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Posted by Target Ovarian Cancer on Monday 11 July 2016

The Cancer Drugs Fund (CDF) was created in 2010 to help ensure cancer patients in England could access the latest treatments. In 2015 the Westminster government announced its intention to reform the CDF and bring it more in line with the existing drug approval process offered by the National Institute for Health and Care Excellence (NICE).

Target Ovarian Cancer has always made it clear that any reforms must focus on increasing patient access to the latest treatments, and submitted evidence to the government based on the views of women who have had a diagnosis of ovarian cancer.

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One thing that worries us is the impact on off-license drugs. While the old CDF had the authority to approve cancer drugs for off-license use, for example at a different dose, NICE lacks this power. Avastin (bevacizumab) is one of the few new treatments to have become available for women with ovarian cancer in recent years. It is currently funded by the CDF for off-license use.

An amazing 600 of our supporters wrote to their MP asking them to raise the issue of off-license cancer drugs with the Secretary of State for Health - and we are therefore pleased to learn that NHS England has now committed to creating a separate structure to manage the approval process for off-license cancer drugs like Avastin.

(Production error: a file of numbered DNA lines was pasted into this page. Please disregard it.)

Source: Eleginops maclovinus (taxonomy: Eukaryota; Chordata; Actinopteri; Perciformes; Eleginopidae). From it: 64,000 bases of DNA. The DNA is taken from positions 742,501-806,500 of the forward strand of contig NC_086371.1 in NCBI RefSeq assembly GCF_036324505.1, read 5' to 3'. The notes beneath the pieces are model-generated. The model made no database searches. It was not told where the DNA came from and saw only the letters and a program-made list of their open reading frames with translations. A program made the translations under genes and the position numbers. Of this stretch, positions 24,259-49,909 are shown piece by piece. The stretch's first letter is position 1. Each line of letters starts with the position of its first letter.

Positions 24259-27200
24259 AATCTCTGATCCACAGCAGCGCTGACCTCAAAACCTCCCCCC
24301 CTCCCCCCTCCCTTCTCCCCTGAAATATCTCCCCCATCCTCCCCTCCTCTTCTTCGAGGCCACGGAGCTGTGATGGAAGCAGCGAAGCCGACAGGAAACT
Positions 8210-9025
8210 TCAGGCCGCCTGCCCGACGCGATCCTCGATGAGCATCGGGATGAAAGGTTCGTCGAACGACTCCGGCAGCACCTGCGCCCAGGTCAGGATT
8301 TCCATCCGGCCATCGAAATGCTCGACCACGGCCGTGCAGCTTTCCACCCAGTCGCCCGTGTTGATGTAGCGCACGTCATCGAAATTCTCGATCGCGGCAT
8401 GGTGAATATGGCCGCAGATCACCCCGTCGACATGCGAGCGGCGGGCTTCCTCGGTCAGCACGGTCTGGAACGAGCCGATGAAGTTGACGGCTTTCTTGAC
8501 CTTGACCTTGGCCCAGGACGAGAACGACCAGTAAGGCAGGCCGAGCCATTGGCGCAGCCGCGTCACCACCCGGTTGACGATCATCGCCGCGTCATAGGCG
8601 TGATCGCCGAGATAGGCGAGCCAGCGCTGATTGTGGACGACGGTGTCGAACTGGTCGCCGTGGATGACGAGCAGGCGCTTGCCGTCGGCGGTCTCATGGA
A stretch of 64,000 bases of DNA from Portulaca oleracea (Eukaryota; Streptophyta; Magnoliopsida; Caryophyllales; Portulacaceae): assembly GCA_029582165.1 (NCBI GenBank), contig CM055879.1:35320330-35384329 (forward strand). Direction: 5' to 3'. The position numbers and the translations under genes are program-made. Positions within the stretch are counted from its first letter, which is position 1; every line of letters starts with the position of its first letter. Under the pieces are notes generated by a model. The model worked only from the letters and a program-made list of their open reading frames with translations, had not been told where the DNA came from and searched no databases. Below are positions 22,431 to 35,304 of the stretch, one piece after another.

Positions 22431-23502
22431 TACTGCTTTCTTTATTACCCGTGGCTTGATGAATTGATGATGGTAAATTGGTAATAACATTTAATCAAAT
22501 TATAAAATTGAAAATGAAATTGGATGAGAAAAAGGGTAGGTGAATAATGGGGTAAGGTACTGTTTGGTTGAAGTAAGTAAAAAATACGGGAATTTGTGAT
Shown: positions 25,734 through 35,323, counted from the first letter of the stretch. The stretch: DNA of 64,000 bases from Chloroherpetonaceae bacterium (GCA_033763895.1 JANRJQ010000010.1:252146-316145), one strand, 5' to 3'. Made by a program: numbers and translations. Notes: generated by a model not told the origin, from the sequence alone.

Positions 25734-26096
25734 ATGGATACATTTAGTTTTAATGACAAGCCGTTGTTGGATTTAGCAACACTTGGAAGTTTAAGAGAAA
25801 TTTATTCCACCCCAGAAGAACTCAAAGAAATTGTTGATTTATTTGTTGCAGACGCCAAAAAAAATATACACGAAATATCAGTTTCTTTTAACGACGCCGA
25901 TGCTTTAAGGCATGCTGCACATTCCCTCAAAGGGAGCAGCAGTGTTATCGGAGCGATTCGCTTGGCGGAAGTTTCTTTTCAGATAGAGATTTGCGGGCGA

However, we are still waiting for more information on how this process will work, including what it means for future cancer drugs that may need off-license approval.

We are also disappointed that by keeping this process within NHS England, rather than giving NICE the power to approve the off-license use of cancer drugs, Avastin will continue to be unavailable to women in Wales and Northern Ireland who are not covered by the CDF.

Rebecca Rennison, Target Ovarian Cancer's Director of Public Affairs and Services, said: “We are delighted to see that NHS England recognises the importance of safeguarding the future of cancer drugs such as Avastin which are currently approved for off-license use.

"However, we remain concerned that by not giving this decision-making responsibility to NICE, these drugs will continue to be denied to women living in Wales and Northern Ireland." 

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